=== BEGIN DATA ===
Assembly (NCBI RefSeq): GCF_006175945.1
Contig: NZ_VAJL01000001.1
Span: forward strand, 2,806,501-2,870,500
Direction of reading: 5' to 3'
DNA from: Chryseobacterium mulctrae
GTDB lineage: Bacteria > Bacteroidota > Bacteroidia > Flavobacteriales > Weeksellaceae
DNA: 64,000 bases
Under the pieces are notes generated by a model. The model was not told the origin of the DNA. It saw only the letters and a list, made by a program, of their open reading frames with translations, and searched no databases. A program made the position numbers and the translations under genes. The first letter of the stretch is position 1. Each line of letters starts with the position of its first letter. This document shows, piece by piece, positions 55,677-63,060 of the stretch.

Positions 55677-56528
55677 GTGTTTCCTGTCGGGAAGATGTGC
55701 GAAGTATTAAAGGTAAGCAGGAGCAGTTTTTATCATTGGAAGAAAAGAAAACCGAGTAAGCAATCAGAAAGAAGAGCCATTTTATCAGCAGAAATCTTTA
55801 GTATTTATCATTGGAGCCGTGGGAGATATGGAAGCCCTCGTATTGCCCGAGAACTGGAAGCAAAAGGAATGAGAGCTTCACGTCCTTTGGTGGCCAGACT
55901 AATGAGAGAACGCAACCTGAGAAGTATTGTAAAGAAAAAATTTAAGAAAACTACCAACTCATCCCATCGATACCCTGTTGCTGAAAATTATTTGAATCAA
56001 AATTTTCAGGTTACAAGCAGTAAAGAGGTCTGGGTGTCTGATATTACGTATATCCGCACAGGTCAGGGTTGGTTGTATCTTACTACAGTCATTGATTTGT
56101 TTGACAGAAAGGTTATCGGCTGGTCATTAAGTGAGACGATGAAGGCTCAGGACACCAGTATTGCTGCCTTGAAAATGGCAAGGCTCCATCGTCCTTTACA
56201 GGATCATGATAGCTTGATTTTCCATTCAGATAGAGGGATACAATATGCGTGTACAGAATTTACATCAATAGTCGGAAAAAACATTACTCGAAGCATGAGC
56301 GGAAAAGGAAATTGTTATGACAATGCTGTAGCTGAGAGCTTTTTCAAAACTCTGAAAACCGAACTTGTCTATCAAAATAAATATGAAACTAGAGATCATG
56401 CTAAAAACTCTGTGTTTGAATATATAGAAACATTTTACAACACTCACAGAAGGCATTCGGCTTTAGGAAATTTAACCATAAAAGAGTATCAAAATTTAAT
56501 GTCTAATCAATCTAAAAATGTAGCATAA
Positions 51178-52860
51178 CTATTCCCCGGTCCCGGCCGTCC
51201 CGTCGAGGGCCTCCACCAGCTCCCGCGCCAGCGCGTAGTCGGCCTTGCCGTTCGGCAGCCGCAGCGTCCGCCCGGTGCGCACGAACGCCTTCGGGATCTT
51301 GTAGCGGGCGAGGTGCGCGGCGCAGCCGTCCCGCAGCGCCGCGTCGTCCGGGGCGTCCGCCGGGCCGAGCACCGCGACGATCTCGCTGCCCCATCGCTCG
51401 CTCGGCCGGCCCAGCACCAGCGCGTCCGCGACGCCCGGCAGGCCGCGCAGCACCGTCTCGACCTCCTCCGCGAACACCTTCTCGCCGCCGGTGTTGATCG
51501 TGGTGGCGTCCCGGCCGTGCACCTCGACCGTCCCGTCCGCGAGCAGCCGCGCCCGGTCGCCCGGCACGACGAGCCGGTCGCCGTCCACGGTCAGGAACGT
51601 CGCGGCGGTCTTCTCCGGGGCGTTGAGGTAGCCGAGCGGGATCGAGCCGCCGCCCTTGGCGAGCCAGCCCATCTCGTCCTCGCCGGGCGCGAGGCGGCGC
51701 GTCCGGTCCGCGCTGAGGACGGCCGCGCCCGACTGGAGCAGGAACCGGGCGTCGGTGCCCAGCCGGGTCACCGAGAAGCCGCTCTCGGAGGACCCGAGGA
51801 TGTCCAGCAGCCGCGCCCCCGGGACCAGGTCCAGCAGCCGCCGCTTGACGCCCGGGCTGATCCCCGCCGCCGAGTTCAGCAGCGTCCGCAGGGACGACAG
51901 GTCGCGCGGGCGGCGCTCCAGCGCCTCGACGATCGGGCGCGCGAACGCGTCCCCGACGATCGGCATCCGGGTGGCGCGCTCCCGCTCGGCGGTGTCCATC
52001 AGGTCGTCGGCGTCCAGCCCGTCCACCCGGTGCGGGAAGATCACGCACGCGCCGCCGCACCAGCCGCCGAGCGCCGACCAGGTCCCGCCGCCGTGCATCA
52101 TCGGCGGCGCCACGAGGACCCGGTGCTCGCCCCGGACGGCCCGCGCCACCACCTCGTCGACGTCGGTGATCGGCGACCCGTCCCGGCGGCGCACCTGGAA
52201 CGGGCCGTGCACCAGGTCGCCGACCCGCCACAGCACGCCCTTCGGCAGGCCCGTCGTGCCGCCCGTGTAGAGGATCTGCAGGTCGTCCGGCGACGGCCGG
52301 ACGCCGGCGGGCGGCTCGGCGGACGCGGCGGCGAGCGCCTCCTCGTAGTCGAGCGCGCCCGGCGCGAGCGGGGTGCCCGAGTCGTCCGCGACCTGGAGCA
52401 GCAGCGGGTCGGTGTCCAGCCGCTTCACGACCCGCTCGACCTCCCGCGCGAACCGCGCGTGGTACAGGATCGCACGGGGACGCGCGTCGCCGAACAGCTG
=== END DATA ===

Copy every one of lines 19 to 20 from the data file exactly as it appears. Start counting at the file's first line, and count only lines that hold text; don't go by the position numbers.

56501 GTCTAATCAATCTAAAAATGTAGCATAA
Positions 51178-52860